Justin Bartha may not be a household name, but the 31-year-old outshone J-Lo and Ben Affleck in Gigli, played the missing groom in 2009's surprise comedy hit The Hangover, and provided Nicolas Cage with a wise-cracking sidekick in the family-oriented National Treasure adventures National Treasure. If you still cannot put a face to the name, then his latest film (not to mention its poster), The Rebound, should change that.
Written and directed by Bart Freundlich, this whip-smart romantic comedy gives Bartha joint top-billing with Catherine Zeta-Jones, as a pair of dissed spouses who fall in love, despite - shock, horror - a 16-year age gap, when his directionless coffee-shop worker becomes a nanny (or "manny") for her career-minded single mum.
Speaking from New York, where he is currently making his Broadway debut in a hit revival of Ken Ludwig's farce, Lend Me a Tenor, Bartha admits that films of The Rebound's ilk are not normally his taste. "I'm a romantic guy, personally," he says. "I read a lot of those scripts and they're usually all the same thing." That is they call themselves romantic comedies and yet "you don't really see romantic characters in them. You see guys wanting to get laid, or people trying to outrun the bounty hunter." The Rebound, or at least the version he first read, was different.
Then taking its title from the name of Bartha's character, Aram Finklestein, it told the story of a good "Jewish kid's" journey in New York as he fumbles around trying to become the kind of man he dreams of being, and not quite knowing how.
"It was something I really identified with because when I was a younger man, I had this idea of what I was looking for in a woman and what I was looking for with love," explains Bartha, who is dating actress Mary-Kate Olsen, "and what it took to take care of a woman, and how I wanted my life to turn out."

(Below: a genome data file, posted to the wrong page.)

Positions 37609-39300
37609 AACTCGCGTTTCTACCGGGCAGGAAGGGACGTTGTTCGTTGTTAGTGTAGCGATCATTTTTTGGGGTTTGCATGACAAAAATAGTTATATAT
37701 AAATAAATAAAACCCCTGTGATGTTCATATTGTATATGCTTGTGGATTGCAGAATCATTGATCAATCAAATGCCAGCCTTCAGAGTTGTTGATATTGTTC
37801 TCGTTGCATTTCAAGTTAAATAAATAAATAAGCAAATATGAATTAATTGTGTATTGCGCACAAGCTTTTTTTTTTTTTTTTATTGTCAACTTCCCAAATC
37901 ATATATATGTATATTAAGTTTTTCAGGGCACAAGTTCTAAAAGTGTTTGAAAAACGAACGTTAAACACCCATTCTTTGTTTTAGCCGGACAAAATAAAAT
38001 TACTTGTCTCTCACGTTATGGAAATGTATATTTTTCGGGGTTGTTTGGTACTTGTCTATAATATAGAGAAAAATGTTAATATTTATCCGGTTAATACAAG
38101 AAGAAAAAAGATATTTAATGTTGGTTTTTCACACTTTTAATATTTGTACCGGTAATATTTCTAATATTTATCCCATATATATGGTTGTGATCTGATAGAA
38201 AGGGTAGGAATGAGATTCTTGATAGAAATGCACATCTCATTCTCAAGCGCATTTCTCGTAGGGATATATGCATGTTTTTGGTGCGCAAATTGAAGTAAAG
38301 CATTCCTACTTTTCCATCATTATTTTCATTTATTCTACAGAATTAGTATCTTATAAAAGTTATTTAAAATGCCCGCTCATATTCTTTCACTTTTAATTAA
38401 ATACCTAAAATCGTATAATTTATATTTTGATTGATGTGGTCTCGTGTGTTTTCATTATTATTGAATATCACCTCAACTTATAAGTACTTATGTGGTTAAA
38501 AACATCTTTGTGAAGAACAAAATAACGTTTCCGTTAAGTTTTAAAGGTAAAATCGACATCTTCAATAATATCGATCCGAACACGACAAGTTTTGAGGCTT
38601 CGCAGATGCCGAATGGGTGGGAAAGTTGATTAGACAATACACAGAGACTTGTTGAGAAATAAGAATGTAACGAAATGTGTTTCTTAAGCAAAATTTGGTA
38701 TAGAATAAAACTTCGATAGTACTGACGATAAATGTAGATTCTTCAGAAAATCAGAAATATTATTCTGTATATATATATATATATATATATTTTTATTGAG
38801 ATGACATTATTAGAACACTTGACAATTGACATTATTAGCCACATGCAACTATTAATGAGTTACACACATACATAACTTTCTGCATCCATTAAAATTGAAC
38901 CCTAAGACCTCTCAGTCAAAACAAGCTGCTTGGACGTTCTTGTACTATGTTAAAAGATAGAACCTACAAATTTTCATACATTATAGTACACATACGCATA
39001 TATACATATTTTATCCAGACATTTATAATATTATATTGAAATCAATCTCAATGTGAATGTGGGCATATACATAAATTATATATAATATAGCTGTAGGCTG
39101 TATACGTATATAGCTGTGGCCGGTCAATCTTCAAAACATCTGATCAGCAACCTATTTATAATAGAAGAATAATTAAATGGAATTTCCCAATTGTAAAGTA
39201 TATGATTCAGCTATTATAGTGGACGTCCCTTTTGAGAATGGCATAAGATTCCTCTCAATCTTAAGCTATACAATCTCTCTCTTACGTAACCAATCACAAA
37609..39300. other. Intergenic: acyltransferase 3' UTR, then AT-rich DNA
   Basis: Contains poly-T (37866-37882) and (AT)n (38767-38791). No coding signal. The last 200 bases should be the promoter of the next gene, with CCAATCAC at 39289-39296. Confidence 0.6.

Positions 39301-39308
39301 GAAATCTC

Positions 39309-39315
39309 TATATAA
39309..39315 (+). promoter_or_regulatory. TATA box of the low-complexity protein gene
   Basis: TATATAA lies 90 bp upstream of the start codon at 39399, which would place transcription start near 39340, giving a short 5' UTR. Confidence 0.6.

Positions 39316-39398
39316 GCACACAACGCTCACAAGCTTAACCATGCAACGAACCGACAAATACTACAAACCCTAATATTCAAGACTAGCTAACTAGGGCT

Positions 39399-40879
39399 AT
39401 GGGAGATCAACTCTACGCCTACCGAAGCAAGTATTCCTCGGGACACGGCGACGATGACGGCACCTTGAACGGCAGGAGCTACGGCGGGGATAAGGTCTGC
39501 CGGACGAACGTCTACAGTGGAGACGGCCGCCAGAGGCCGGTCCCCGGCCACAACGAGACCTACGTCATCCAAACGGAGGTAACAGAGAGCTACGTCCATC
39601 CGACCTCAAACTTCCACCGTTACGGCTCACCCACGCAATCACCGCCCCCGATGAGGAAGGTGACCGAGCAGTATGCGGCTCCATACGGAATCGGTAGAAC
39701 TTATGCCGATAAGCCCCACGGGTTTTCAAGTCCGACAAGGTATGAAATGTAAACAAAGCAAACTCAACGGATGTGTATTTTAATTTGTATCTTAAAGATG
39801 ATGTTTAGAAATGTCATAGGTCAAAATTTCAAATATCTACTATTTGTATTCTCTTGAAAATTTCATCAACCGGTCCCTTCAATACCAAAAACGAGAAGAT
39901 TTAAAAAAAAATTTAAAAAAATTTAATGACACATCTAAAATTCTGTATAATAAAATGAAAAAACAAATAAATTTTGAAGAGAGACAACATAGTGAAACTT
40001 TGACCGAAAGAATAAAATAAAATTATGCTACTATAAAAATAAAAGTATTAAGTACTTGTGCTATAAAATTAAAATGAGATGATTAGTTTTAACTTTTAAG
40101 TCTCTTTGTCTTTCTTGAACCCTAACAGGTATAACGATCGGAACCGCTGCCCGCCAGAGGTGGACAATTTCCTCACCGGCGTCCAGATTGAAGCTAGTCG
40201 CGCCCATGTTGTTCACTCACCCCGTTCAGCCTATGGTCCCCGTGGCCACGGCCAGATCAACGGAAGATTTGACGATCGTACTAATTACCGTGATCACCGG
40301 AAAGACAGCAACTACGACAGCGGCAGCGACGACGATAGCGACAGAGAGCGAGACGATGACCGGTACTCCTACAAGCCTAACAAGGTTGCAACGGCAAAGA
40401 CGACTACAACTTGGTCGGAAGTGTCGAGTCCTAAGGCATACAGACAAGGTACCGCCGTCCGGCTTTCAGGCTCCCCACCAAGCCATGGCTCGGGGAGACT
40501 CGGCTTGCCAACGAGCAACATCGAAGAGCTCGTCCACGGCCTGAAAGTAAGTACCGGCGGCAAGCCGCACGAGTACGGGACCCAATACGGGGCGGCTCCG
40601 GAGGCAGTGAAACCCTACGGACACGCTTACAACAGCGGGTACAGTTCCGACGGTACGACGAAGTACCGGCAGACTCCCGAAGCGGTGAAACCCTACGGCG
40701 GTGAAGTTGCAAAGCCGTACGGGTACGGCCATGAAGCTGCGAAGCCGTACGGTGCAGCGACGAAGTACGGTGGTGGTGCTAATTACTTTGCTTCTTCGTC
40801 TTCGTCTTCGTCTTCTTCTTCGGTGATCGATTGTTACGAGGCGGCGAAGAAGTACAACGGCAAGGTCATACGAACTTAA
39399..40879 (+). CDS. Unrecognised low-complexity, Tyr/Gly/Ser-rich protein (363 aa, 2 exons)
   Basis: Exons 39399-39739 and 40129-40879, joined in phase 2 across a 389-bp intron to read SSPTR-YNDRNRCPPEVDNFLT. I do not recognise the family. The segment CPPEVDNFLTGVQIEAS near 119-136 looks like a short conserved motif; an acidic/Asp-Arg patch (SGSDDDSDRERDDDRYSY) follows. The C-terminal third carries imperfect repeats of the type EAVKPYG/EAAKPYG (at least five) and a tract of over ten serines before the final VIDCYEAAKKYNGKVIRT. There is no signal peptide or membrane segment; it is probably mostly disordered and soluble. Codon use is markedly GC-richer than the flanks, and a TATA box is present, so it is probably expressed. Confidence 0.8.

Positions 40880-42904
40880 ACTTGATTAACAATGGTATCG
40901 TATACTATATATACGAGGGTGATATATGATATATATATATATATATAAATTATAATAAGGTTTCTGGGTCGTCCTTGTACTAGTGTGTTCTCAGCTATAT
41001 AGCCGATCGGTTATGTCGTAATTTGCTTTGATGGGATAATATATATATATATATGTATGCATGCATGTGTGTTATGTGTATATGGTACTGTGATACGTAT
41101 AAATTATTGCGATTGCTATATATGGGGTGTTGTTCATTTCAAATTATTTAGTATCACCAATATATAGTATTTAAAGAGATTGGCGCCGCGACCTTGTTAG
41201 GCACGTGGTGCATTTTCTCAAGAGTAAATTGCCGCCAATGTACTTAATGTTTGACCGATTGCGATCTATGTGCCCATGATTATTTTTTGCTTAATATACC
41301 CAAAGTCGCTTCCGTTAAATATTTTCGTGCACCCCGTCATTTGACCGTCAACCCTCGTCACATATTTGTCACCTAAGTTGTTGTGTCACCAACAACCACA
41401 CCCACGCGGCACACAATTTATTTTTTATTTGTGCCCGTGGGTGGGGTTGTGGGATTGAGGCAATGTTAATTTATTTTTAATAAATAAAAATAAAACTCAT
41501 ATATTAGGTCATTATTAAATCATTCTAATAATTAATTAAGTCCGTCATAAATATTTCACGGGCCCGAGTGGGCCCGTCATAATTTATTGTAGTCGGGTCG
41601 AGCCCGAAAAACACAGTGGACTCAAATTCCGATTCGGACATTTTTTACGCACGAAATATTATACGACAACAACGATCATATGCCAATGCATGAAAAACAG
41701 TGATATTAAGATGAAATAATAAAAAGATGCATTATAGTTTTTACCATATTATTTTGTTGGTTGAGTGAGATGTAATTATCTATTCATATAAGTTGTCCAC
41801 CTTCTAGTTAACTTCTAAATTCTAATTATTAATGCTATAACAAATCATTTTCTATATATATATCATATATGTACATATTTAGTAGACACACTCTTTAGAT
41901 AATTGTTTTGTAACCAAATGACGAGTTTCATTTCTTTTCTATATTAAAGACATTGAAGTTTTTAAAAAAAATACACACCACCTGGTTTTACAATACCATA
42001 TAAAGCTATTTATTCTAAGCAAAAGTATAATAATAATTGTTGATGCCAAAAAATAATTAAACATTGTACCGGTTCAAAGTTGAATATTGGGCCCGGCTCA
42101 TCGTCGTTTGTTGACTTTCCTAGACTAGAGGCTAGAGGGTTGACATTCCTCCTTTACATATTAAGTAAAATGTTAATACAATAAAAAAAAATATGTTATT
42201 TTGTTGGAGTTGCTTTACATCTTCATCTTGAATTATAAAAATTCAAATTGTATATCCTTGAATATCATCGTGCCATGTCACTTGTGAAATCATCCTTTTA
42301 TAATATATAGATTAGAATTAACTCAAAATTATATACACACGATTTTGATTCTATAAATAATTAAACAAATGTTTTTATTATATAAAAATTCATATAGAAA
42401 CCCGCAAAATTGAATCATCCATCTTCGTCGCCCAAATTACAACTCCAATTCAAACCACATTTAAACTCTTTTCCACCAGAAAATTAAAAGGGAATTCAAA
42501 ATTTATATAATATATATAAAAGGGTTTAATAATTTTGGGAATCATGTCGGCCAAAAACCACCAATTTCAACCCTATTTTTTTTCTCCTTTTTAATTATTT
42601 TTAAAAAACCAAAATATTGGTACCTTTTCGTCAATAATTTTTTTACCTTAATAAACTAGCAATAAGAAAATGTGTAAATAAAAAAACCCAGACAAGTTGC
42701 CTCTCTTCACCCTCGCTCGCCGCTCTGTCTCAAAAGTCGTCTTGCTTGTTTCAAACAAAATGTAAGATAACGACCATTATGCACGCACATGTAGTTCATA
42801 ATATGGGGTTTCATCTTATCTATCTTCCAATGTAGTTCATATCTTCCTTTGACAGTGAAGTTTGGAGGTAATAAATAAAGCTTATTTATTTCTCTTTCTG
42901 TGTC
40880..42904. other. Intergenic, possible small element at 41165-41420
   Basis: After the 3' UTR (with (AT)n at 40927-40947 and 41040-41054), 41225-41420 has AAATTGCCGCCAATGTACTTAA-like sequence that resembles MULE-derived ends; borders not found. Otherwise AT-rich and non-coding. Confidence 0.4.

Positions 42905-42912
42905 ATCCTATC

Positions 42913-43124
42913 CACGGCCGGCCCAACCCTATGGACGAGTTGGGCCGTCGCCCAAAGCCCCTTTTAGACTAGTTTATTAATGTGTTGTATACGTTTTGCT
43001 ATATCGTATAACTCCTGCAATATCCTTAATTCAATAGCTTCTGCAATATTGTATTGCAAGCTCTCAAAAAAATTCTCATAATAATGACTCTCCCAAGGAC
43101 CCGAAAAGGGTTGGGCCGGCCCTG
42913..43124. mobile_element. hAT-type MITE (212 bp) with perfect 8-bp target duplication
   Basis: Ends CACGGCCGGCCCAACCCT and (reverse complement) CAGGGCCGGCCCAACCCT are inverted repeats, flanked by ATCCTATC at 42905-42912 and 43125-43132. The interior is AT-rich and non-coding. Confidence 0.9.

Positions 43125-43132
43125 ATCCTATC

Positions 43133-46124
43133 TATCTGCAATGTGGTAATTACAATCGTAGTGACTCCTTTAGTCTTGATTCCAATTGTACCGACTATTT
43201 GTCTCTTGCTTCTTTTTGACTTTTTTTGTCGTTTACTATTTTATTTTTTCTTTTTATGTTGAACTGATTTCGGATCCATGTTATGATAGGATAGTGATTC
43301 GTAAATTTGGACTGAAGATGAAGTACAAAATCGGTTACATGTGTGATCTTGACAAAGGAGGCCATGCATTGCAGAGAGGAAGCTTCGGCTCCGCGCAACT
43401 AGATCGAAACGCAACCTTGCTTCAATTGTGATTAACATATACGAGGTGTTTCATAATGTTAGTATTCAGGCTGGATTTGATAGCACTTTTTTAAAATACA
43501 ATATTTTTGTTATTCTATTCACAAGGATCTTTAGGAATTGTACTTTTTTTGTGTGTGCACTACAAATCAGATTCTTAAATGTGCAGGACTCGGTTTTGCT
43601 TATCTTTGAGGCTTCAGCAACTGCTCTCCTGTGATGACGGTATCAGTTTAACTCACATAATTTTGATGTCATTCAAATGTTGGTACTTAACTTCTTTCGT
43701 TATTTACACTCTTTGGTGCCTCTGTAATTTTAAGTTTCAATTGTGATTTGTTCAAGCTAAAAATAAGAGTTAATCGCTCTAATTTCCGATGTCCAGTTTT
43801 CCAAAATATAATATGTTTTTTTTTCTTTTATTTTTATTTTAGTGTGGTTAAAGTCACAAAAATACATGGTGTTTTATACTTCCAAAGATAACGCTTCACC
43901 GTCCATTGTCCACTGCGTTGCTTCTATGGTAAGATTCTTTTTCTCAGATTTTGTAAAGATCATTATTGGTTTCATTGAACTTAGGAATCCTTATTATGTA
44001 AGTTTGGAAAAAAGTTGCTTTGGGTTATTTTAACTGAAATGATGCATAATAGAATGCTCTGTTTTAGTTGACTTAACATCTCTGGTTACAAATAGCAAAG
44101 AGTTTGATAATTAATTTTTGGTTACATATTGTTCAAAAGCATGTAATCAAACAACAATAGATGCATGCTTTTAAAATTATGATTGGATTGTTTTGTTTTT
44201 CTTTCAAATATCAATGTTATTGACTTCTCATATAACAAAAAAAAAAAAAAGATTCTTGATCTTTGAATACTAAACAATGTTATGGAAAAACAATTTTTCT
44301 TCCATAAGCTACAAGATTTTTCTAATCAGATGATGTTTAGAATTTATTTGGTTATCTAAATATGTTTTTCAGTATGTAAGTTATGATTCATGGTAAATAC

If you're going to die, you might as well die on stage
To him, it did not read like a traditional romantic comedy, but he says: "I think as it went along it became a little more like what we've seen before. But I still think that it has an intelligence and a humour to it that's a lot smarter than most romantic comedies."
He once quipped that with a name like Aram Finklestein, there were only so many directions he could go with the character. Indeed, it arguably conjures up the kind of awkward, nebbishy types that Woody Allen made his stock-in-trade. Joking with Bartha that such names need to be reclaimed, perhaps by giving them to superheroes, Bartha suprisingly says Aram is a super hero. Really?
"He makes a complete transformation in his life. He starts off as this heartbroken boy that doesn't know how to get what he wants and he becomes a man that knows how to get what he wants. So I think he is a superhero, in my mind. That's how I played him."
Bartha has been through his own transformations. He was born in Florida and moved to the suburbs of Detroit with his family when he was nine. Although his mother has said that religion was "very important" in their home, her son tells a different story.